// Start off expecting to be happy
int mood = HAPPY;

// Keep track of the sense of the input pin
int eye = 0;

// And remember how "loud" we are "bleating" (flashing our IR LED)
int bleat = BLEAT_VOLUME;

/*++

  setup() - The Arduino environment will call the code in setup() one time
            only, right after the board is reset.
           
  Put code in this function to initialize I/O pins and such - things that
  only need to be done once during a run.
 
--*/
void setup()
{
 
  // for debugging
  Serial.begin(9600);
  Serial.println("Sheep v0.02");

  // Mostly, our I/O pins are outputs to LEDs 
  pinMode(statusPin, OUTPUT); // sets the statusPin to be an output

  pinMode(redPin, OUTPUT); // sets the redPin to be an output
  pinMode(greenPin, OUTPUT); // sets the greenPin to be an output
  pinMode(bluePin, OUTPUT); // sets the bluePin to be an output
         
  pinMode(irPin, OUTPUT); // sets the irPin to be an output

  // One exception is the IR phototransistor
  pinMode(sensorPin, INPUT); // sets the sensorPin to be an input

  Serial.print("Setting IR 'bleat' to ");
  Serial.println(bleat);
 
  analogWrite(irPin, bleat);
 
}

/*++

  loop() - the Arduino environment will call the code in this loop forever.
 
  Put interesting things in here that are meant to run endlessly after setup()
  is called once.
 
  The only way out of this loop is to reset the board.
 
--*/
void loop() // run over and over again
{
  // Set our RGB LED to reflect our "mood", which will hopefully change from time to time
  set_mood(mood);
 
  // Slow down how fast we react to other 'sheep'
  delay(20); // delay for .1 second

  // sensorPin has a 10K pullup resistor, so *no* light reports a 1.  We need to
  // invert the logical sense of the pin if we want to think of the light logically
  // as 1-is-on/0-is-off
 // eye = 1 - digitalRead(sensorPin);    // set eye to 1 if we "see" any IR light

  // Report our present status everytime through the loop 
  Serial.print("Mood is ");
  Serial.print(mood);
  Serial.print(".  Sensor is ");
  Serial.println(eye);
  Serial.print("Digital Read = " );
  Serial.print(digitalRead(sensorPin));
 
 
  // If we see pulses from another 'sheep', increment the mood, but not past MOODMAX
  if (eye) {
    // since humans cannot "see" infrared light, use the status LED as a visible indicator
    digitalWrite(statusPin, HIGH);  // echo IR input detection on the status LED
    mood += MSTEPS * 2;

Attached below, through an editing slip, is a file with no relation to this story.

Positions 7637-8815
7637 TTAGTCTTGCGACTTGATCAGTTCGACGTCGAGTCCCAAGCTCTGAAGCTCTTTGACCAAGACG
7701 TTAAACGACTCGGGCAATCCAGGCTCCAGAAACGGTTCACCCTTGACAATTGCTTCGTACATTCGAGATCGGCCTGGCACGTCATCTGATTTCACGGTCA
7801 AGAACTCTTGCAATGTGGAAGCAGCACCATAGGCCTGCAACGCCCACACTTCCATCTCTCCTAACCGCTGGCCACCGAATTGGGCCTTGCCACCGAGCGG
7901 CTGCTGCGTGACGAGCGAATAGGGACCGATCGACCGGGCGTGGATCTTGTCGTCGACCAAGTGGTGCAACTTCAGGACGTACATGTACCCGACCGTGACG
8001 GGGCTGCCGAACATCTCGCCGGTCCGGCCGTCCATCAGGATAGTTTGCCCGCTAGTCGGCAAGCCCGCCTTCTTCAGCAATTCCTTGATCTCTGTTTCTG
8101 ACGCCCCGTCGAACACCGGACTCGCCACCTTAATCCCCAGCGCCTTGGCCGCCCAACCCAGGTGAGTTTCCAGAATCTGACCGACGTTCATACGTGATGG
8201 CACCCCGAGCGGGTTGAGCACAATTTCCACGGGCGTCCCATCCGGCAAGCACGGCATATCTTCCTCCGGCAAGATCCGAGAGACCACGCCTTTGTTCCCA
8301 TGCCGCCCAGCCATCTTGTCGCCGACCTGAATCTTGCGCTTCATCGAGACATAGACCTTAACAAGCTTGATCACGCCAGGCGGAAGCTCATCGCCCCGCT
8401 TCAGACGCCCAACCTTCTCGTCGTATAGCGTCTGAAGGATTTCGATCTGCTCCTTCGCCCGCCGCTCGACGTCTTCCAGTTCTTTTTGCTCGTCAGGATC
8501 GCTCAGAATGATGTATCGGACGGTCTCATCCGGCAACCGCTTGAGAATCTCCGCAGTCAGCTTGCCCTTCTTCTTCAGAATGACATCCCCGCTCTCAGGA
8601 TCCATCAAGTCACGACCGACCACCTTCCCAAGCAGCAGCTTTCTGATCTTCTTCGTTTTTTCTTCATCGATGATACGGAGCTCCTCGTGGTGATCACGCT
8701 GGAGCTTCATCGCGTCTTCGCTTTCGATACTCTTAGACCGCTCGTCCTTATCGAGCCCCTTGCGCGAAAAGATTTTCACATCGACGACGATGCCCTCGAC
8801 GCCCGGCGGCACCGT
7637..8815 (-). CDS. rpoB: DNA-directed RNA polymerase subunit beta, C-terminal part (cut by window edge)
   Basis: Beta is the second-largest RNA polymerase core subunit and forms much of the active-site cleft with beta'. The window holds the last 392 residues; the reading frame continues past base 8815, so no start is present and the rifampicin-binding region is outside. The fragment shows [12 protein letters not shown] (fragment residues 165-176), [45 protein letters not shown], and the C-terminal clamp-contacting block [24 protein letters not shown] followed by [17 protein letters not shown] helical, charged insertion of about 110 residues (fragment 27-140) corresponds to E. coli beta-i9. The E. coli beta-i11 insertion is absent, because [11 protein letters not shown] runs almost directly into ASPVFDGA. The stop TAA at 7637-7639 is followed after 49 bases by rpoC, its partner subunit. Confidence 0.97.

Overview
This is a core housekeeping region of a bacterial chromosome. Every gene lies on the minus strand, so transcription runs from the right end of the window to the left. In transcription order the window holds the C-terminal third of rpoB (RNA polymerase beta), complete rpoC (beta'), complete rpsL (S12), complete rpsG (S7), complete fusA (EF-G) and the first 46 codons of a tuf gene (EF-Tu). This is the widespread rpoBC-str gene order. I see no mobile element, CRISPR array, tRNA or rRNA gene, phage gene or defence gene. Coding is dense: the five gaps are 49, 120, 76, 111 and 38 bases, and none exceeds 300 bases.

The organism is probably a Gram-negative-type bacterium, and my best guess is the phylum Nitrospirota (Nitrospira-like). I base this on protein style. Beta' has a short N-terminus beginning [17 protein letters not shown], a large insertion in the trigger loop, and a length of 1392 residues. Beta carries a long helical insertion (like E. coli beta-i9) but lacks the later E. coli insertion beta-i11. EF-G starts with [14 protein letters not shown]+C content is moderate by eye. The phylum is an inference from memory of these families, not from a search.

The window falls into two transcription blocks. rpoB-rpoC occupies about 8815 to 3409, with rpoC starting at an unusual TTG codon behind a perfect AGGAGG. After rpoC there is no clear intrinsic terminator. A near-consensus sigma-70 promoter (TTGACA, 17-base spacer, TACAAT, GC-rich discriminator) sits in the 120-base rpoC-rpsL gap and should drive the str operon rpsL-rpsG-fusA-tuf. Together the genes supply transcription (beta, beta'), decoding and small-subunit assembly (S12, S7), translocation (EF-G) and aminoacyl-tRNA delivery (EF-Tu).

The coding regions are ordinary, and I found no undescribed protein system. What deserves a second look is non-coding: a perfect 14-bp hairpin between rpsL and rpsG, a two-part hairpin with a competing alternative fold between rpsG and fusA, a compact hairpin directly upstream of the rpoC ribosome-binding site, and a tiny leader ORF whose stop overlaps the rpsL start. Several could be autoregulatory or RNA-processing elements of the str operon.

if (mood >MOODMAX) {
      mood = MOODMAX;
    }
  }
  // If we don't see any IR pulses, decrement the mood, but not below MOODMIN
  else {
    // since humans cannot "see" infrared light, use the status LED as a visible indicator
    digitalWrite(statusPin, LOW);  // echo IR input detection on the status LED
    mood -= 1;
    if (mood < MOODMIN) {
      mood = MOODMIN;
    }
  }
}

/*++
  set_mood - convert "mood" to a color scheme
 
  Mood varies from some negative number to that same value as a positive number
  (so far, -80/+80 and -100/+100 produce reasonable results).

  Proportionally, the continuum of mood to color mapping resembles the following:
 
                    Mood
  -100                0                +100

  Lonely     ->     Happy      ->     Crowded

R   0        0        0        30       100
G   0        30      100       70        0
B  100       70       0         0        0

--*/
void set_mood (int mood)
{
  // Start out with each color being off - adjust upwards based on "mood"
  unsigned char redness   = 0;
  unsigned char greenness = 0;
  unsigned char blueness  = 0;

#ifdef DEBUG
  Serial.print("Mood is ");
  Serial.println(mood);
#endif

  // blueness is all about mood being less then happy
  if (mood < HAPPY) {
      blueness  = abs(mood);
      greenness = MOODMAX + mood;
  }
  // redness is all about mood being more than happy
  else if (mood > HAPPY) {
      redness   = mood;
      greenness = MOODMAX - mood;
  }
  // greenness is about mood being around happy
  else {
      greenness = MOODMAX;
  }
 
  // Set the LED to reflect our present mood
  color(redness, greenness, blueness);
 
}

/*++

  color(r, g, b) - set the tri-color LED to the requested color value
 
  Uses analogWrite(pin, value) to set PWM value for each individual LED color

  The Tri-color LED is a common-anode device, so to make light, we ground the
  desired pin.  To invert the PWM waveform, we subtract our desired intensity
  from 255, so that, for example, if we want red off, logically, we pass around
  a value of zero, but set the PWM value to 255 so that the pin is driven high
  100% of the time.  To get red to the maximum brightness, we pass around a
  logical value of 255, but set the PWM value to 0, pulling that pin low 100%
  of the time.

--*/
void color (unsigned char red, unsigned char green, unsigned char blue)     // the color generating function
{
#ifdef DEBUG
  Serial.print("color(");